This caption is so brief and specific that it is rather misleading. It is true that Viceroy was Ma'afu's designation during the brief constitutional monarchy in Fiji from 1871-4 immediately prior to Cession. Indeed, his acknowledgement of Cakobau's title of Tui Viti, and his pledge of allegiance, were critical to the success of the Viti government. prior to that, Ma'afu had long been a major threat to the Kubuna confederation, following his military conquest of much of Eastern Fiji and formation of the Tovata ko Natokalau kei Viti confederation (more generally known as the Tovata ko Lau), by amalgamating the old federations of Lau, Cakaudrove and Bua in 1867. Because of their elevation of Cakobau, and his role in Cession, Ma'afu has generally suffered a bad press at the hands of the British (including Brewster in this book). In fact he was demonstrably a far more skilled military and political strategist than Cakobau or any of the Fijian chiefs of his time. He was also an able and sophisticated administrator of his territories. As Derrick wrote (History of Fiji p.163), "it was in Lau that the Fijians first saw constitutional government working smoothly and for their benefit." Had the Viti government and then Cession not intervened, Ma'afu may well have achieved suzerainty over the whole Group, and the subsequent history of Fiji would have been very different.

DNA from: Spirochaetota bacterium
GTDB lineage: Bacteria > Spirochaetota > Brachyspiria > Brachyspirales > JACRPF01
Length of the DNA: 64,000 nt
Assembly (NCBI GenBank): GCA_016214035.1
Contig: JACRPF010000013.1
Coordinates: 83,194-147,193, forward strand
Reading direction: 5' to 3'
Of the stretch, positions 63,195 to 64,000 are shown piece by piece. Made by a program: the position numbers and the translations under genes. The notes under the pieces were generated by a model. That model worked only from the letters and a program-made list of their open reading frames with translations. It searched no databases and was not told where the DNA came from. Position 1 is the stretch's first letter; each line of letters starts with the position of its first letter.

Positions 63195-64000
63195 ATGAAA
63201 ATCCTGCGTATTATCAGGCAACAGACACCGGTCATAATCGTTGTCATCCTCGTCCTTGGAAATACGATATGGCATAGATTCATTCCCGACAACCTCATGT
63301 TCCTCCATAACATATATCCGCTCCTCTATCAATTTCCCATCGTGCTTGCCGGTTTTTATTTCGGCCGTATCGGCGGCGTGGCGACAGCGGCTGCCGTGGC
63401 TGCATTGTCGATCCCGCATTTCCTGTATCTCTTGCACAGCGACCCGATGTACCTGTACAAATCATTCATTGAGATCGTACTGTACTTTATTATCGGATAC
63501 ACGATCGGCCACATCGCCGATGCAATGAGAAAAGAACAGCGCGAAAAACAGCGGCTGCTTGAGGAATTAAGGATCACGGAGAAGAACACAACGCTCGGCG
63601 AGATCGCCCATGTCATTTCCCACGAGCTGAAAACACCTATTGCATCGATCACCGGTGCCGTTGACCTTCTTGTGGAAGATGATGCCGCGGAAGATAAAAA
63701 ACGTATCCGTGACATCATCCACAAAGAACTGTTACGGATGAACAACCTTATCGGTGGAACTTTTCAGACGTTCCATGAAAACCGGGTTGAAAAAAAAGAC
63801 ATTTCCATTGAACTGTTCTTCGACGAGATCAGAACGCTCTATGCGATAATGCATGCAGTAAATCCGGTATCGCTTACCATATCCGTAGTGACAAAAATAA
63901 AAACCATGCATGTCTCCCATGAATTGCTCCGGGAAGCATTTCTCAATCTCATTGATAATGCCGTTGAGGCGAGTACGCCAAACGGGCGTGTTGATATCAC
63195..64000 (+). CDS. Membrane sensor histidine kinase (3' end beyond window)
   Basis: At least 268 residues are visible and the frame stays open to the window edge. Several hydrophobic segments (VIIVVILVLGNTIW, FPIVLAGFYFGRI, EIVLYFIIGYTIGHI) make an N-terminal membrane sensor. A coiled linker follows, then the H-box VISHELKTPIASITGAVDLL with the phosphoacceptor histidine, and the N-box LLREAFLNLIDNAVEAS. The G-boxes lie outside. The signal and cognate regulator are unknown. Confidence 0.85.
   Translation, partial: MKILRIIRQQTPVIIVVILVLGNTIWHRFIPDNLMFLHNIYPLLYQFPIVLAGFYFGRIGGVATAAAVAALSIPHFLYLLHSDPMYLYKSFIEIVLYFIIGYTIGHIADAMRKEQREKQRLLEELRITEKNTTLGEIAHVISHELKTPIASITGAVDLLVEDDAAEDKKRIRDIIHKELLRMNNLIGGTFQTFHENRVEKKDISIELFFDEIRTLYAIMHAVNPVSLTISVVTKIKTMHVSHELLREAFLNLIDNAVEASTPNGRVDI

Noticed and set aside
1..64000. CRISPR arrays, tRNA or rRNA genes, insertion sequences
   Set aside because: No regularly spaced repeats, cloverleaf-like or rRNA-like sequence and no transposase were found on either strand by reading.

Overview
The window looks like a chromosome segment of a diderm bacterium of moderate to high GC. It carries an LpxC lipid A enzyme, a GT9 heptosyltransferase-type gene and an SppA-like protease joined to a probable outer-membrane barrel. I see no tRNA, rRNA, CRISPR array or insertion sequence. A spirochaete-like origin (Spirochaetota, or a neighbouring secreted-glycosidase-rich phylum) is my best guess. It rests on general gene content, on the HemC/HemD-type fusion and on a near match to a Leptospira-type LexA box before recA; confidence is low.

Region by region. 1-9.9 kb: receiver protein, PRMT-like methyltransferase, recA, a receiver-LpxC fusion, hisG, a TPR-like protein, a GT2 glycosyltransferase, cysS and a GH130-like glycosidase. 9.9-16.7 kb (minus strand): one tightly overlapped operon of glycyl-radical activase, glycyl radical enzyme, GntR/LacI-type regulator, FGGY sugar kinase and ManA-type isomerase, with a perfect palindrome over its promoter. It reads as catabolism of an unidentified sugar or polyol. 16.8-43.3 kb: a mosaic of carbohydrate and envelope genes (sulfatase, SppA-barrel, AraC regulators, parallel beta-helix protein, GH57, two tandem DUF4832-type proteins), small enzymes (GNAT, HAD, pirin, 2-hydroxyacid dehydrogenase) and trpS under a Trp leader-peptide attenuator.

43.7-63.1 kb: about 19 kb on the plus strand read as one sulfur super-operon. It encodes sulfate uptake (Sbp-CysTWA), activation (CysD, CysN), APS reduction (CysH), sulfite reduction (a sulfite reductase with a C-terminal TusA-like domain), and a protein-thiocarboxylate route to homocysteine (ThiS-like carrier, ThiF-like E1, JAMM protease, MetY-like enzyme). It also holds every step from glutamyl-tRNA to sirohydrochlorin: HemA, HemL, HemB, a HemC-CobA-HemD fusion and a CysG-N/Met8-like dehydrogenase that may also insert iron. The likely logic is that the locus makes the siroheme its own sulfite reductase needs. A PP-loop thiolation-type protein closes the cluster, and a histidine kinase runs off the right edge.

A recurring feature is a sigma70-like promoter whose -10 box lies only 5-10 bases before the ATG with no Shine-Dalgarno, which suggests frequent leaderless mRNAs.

"Ratu Timothy, second son of King Thakombau, 1876" f.p. 278

Photo by late Colonel Stewart, R.E.

Note in the text (p.279) says of Ratu Timoci: "Ratu Timothy … was a fine, handsome man, with most charming manners, which made him very popular. Unfortunately he never knew how to say 'No' when invited to have a drink, and was constantly half-seas-over." This seems a poor qualification for his post as Cakobau's Minister for War and Police in the Cakobau government, a few years before this photograph was taken.

"King Thakombau shortly before his death, February 1883" f.p. 278